“When we first heard we thought it would be extremely hard to manage as we were big bread eaters and generally interested in eating all kinds of different foods. However, after the first few months, we were much more relaxed about it. It just takes time to get to know the foods/products you can eat and time to get into a rhythm around making lunches, handling social occasions and things. We are lucky to live in a moment where there is lots of awareness about gluten-free diets – there are a lot of products to eat and many restaurants in big cities are familiar with gluten free diets/cross-contamination.” – Kate B.
“You were given this life because you are strong enough to live it. Life is all about how you handle plan B. Surround yourself with people who get it (or want to get it). Your attitude determines your direction. When you replace, “Why is happening to me?”, with “What is this trying to teach me?” Everything shifts.” Julie W.
For additional stories from parents, check out A Canadian Celiac Podcast Episode 161, where Sue Jennett speaks to Lisa Rigney about her daughter’s diagnosis.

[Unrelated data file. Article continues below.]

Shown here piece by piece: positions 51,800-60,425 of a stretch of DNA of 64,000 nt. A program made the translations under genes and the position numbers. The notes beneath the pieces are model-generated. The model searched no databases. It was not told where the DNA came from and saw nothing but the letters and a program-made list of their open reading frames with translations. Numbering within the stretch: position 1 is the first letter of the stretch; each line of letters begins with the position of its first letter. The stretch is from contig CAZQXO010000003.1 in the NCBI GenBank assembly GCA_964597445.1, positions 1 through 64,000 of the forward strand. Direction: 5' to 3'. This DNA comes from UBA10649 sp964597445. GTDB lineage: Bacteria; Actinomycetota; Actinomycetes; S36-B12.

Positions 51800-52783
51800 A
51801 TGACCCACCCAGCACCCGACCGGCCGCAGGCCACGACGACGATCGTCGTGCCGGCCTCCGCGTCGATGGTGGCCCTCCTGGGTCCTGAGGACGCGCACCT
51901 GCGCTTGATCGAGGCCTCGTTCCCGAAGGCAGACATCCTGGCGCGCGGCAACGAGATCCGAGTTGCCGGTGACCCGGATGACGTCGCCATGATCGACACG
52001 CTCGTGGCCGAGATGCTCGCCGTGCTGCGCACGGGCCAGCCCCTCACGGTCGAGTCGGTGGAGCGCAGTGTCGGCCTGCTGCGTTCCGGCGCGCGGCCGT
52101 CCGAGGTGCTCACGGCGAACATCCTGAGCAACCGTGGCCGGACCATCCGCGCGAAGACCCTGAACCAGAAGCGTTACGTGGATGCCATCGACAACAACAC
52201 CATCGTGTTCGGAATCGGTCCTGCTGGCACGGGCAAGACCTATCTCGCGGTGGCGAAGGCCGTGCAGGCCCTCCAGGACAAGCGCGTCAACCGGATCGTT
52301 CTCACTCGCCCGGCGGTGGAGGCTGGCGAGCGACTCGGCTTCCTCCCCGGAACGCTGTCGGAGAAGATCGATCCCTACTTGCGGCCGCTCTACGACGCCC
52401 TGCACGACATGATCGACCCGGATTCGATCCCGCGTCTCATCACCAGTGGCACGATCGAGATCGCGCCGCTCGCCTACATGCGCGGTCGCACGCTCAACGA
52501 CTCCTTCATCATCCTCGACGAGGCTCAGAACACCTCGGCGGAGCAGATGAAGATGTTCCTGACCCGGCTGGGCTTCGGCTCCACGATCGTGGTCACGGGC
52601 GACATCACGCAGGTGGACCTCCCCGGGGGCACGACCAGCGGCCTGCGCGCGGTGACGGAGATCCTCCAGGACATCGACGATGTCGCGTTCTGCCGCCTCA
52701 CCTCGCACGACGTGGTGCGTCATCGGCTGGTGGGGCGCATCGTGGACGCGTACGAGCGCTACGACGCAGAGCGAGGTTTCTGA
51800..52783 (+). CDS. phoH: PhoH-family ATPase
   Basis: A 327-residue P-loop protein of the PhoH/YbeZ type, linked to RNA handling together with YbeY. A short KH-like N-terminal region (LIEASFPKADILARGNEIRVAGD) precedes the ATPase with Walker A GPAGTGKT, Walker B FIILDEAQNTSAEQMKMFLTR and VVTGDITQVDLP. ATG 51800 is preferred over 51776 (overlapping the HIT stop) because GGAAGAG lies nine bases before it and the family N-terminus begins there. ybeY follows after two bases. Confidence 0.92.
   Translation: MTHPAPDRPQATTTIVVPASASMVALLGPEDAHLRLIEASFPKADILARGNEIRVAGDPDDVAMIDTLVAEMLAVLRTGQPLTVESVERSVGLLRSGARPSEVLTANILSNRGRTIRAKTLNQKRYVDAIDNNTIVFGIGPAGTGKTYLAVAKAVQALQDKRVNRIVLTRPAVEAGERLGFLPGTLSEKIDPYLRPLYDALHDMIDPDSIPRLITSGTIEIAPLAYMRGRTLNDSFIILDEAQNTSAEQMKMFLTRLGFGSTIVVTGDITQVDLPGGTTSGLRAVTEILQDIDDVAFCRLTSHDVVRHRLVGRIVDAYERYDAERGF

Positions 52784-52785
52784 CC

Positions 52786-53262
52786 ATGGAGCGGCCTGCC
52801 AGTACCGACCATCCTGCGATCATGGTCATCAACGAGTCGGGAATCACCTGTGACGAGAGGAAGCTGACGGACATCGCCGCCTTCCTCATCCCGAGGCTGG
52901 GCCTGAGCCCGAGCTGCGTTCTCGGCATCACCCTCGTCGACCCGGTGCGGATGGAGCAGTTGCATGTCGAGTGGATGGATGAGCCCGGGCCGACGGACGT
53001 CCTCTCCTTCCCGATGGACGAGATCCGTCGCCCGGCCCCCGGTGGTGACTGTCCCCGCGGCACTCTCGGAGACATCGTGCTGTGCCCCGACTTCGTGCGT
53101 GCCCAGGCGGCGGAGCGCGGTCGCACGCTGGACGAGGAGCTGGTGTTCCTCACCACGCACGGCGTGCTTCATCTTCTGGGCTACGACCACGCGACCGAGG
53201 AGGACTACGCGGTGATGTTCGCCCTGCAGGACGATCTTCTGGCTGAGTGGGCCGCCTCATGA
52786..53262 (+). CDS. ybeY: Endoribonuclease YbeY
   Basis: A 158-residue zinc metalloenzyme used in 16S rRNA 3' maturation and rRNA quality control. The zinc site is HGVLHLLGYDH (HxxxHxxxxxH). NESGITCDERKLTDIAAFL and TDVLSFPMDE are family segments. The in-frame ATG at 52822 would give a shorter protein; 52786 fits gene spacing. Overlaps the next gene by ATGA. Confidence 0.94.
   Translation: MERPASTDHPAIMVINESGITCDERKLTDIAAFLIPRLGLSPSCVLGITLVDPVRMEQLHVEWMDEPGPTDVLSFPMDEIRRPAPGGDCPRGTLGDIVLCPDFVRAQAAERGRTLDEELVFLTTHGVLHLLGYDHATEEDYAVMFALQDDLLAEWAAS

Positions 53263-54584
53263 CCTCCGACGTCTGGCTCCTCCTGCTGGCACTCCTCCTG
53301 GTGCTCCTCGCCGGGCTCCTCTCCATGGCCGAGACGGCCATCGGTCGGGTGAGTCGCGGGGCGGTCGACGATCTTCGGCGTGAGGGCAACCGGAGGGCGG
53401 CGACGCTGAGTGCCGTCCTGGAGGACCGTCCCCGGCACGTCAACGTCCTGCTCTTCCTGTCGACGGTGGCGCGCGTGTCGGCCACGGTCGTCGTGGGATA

Learn From Other Parents
Enjoy this parent-led discussion about parenting celiac children attending school with a Q&A at the end, recorded Aug, 2021.
The panel discussion covers:
- How to talk with teachers
- Setting your child up for success in the classroom
- School resources available from the CCA
- Packing safe lunches
- Empowering your children
- Handling getting glutened at school
Canadian Families Share their Tips
How do you cope with kids growing up celiac, navigating day-to-day and outside the home. Your questions answered.
Sadie's Gluten-free Tips
Sadie featured in our 2021 festive fundraising campaign. These are her top ten tips for self-managing celiac disease.
- Read all labels, and learn to recognize the words wheat, barley, rye and oats.